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Water hyacinth has no known direct
food value to wildlife and is considered a pest species.
Water hyacinth mats degrade water
quality by blocking photosynthesis, which greatly reduces oxygen
levels in the water. This creates a cascading effect by reducing
other underwater life such as fish and other plants. Water hyacinth
also reduces biological diversity, impacts native submersed plants,
alters immersed plant communities by pushing away and crushing
them, and also alter animal communities by blocking access to the
water and/or eliminating plants the animals depend on for shelter
Water hyacinth is a free-floating
perennial plant that can grow to a height of 3 feet. The dark green
leave blades are circular to elliptical in shape attached to a
spongy, inflated petiole. Water hyacinth leaves are fanlike and
slightly cupped. This shape makes a very effective sail and allows
the plants to spread easily over water bodies when the wind blows.
Underneath the water is a thick, heavily branched, dark fibrous
root system. The water hyacinth has striking light blue to violet
flowers located on a terminal spike. It is sometimes found stuck in
mud, appearing rooted, and it is rarely found as a single
Water hyacinth reproduces by seeds,
budding, fragmentation and stolen production. Daughter plants
sprout from the stolons and doubling times have been reported of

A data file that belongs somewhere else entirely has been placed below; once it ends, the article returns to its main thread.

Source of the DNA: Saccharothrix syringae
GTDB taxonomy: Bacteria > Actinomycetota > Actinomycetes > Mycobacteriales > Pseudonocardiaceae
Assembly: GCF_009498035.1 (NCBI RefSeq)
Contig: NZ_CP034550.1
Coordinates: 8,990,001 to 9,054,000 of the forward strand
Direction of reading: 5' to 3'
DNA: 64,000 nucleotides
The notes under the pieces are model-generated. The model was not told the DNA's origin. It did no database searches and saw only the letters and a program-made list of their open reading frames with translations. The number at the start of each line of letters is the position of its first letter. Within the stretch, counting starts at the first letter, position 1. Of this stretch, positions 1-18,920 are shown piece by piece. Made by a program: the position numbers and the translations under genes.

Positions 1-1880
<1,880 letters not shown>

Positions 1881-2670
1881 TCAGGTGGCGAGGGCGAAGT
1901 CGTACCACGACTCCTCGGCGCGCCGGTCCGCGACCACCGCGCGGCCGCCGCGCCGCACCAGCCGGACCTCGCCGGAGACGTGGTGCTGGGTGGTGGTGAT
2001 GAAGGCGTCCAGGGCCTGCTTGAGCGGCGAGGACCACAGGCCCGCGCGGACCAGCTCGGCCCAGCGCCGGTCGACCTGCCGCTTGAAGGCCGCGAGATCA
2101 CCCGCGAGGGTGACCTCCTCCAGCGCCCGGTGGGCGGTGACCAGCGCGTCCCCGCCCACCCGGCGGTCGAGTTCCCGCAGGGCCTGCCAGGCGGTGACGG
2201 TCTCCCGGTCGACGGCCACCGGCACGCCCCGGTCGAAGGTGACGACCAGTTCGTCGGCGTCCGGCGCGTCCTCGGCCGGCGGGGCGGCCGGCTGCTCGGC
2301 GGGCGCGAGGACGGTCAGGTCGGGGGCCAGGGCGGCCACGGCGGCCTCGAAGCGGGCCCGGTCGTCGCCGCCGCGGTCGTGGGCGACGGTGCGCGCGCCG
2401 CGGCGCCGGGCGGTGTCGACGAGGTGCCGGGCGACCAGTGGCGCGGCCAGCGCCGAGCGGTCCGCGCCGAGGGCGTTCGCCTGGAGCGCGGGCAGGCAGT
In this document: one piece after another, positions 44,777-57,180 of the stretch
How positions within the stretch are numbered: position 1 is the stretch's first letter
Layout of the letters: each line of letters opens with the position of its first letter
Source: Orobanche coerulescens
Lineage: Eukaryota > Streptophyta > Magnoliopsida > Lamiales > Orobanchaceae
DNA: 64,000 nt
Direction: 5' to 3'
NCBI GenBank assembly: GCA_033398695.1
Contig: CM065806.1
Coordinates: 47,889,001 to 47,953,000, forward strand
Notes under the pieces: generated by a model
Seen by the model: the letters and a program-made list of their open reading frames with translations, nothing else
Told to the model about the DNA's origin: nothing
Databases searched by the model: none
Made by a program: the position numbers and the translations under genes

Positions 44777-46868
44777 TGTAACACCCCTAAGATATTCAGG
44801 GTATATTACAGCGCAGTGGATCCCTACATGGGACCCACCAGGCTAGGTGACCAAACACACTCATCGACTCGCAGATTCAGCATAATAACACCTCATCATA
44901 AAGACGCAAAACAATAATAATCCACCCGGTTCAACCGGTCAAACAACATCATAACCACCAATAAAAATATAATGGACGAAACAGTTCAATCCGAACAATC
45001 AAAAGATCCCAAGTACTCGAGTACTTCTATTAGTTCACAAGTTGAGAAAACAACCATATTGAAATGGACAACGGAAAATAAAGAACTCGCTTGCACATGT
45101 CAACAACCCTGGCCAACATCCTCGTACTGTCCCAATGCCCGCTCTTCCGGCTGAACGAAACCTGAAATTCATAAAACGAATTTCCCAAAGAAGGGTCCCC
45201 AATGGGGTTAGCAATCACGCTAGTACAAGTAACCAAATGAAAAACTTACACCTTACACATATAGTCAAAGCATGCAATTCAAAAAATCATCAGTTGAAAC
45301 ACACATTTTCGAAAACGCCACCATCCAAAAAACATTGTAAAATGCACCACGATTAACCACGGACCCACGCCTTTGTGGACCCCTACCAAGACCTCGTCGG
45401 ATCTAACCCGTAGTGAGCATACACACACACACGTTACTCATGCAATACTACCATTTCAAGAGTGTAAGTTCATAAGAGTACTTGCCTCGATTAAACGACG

6-18 days. The seeds can germinate in a few days or remain dormant
for 15-20 years. They usually sink and remain dormant until periods
of stress (droughts). Upon re-flooding, the seeds often germinate
and renew the growth cycle.
Water hyacinth has shiny green leaves,
round to oval in shape, four to eight inches in diameter, with
gently incurved sides. The leaf veins of water hyacinth are
dense and numerous so leaves stand erect. Look for a mass of
fine purplish black and feathery roots hanging in the water
underneath the plant.
A. The entire
population should be treated as water hyacinth is not
native to the region.
A. Once water
temperatures are around sixty degrees or warmer.
treatments are generally required.
A. It really
depends on the product you choose. For most vegetation, control
will take approximately 2 weeks however, tissue damage may be
evident within 2 to 4 days with liquid formulations. Some
products are slower acting with results taking 30 days or more to
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